If the optimal location of this intelligence is determined to be at the wireless communication system or other in-network location, then these messages may be designed to be stripped and read at an intermediate location before reaching the call center. Alternatively, if the optimal location of the intelligence is determined to be the call center, more customary requirements can apply. However, this scenario would impose strict latency requirements, in order to ensure that the probe presence data on any given link is not aged. Aged data, can lead to the erroneous management of selective transmissions by the MNI.

The standard transmission packet size, in conjunction with message size for each of the categories of transmissions, can determine the appropriate level of compression and tokenization. Additionally, there are certain messages, and therefore vehicle data, that are only available to the call center when the vehicle is awake. In these cases, if a subscriber queried their car, there would be certain data that would be unavailable to them. A further embodiment of the invention can allow this data to be available to the call center at any time. These cases may include monitoring a specified bus message continually and storing the data at ignition off; and sending a bus message at ignition on plus a delay and storing the result. These could be utilized to retrieve any data whether the vehicle is on or off by applying the following logic:

Ignition on
Send bus request and reply with response (bus pass-thru AIF
message)
Else
Send bus request
No response
Read data from “last stored table” for corresponding bus
message
Else
Reply with response
End
End

Returning to the flow chart illustration in FIG. 3, the vehicle data upload method 300 provides another embodiment of the invention utilizing all or part of the previously described embodiments. This embodiment begins with multiple probes for vehicle attributes (queried sensor data) uploading location (trailing digits), heading and speed data to the VCU 310. The VCU may provide the data to a mobile network intelligence 320 utilizing wireless communication from the vehicle to the MNI. The MNI next process the acquired information (data) as a function of varying algorithms 330 specific to the previously described services. The MNI may process data from each probe by using map matching algorithms to infer link IDs and the number of probes on each link. The MNI may access 340 a historical database 350 to use historical speed and volume to infer the ratio of number of probes to the total link volume for each link, as well as to determine the flow characteristics on a link, such as streamline flow, chaotic flow, etc. The MNI may use this inferred information to make control (new sensor attributes) determinations or to turn probes on/off 360. This embodiment of the invention may further determine the following:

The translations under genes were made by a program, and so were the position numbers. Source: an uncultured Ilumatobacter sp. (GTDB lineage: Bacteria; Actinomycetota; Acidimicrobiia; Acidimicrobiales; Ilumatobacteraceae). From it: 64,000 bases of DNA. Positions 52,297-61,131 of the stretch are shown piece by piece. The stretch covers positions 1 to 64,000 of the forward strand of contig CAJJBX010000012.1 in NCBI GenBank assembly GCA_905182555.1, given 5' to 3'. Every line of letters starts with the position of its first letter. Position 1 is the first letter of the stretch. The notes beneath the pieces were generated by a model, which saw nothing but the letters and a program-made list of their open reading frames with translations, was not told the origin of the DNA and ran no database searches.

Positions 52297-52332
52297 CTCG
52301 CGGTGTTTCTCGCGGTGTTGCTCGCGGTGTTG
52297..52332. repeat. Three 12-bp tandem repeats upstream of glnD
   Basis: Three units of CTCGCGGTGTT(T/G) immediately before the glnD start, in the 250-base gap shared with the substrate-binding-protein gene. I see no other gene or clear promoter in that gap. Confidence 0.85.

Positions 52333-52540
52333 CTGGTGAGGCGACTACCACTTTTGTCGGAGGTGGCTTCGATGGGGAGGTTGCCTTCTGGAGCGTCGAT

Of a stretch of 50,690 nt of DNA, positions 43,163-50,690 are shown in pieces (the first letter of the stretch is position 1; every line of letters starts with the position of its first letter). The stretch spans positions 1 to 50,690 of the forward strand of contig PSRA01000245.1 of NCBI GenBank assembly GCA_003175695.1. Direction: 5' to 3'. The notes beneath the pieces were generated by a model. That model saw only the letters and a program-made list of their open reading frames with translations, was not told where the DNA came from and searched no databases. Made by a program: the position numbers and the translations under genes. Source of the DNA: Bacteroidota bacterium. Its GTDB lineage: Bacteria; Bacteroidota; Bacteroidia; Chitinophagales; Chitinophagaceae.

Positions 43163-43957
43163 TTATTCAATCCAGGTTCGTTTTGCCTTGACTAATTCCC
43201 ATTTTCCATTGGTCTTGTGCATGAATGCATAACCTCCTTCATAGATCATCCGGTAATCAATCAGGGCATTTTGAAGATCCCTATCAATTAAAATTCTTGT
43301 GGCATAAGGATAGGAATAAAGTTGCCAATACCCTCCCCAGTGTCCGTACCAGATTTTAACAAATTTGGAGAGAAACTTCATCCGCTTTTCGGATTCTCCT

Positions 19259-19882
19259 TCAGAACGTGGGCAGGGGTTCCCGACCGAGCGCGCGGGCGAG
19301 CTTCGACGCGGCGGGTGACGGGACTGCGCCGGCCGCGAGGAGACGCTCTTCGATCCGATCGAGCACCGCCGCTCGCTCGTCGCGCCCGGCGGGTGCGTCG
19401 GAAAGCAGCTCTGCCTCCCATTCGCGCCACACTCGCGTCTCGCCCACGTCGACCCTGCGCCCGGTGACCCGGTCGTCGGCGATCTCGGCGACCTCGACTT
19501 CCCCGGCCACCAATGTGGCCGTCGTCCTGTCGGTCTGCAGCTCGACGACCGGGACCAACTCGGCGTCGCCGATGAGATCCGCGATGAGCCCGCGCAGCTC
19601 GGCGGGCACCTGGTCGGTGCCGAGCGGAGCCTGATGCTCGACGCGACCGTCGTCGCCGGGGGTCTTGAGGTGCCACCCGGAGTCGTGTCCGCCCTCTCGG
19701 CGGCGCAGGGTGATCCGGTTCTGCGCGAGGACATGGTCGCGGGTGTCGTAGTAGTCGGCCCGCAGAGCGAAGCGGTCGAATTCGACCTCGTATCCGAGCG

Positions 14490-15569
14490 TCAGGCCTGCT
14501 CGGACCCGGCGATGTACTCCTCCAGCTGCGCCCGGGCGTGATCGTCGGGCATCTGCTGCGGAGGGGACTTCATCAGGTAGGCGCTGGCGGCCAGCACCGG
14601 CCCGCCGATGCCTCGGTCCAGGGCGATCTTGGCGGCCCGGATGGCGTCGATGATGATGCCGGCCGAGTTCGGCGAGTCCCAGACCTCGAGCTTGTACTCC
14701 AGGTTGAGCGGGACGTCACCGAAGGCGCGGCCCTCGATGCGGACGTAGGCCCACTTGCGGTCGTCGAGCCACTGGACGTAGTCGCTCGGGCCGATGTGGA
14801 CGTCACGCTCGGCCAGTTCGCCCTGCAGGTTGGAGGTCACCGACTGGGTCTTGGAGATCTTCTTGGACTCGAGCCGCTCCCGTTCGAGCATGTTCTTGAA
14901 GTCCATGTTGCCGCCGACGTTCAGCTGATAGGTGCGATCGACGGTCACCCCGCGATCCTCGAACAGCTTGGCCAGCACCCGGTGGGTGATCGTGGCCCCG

[1] The MNI may check to see if these probes are still on the same links or progression of links as when they uploaded their data buffers. If not, it conducts appropriate probe management to account for the discrepancies.

[2] The MNI can send messages to relevant probes to disable their enhanced continuous storage trigger and upload trigger bits.

[3] For the probes that are still storing and transmitting, the continue logging while uploading capability is being utilized.

[4] Approximate location information in the network permits the storage and upload of trailing digits only for location information.

[5] For probes with storage bits enabled but upload bits disabled, the buffer overwrite functionality can compensate for any possible discrepancies.

[6] The configurable time associated with the conditional loop logic that tests for real time trigger event values may be set to 5 minutes within one embodiment of the invention.

[7] Also within one embodiment of the invention, absolute data for location may be truth referenced once a week for accuracy against an accurate source of location information in the network and;

[8] The MNI may set the appropriate bits to increase payload efficiency.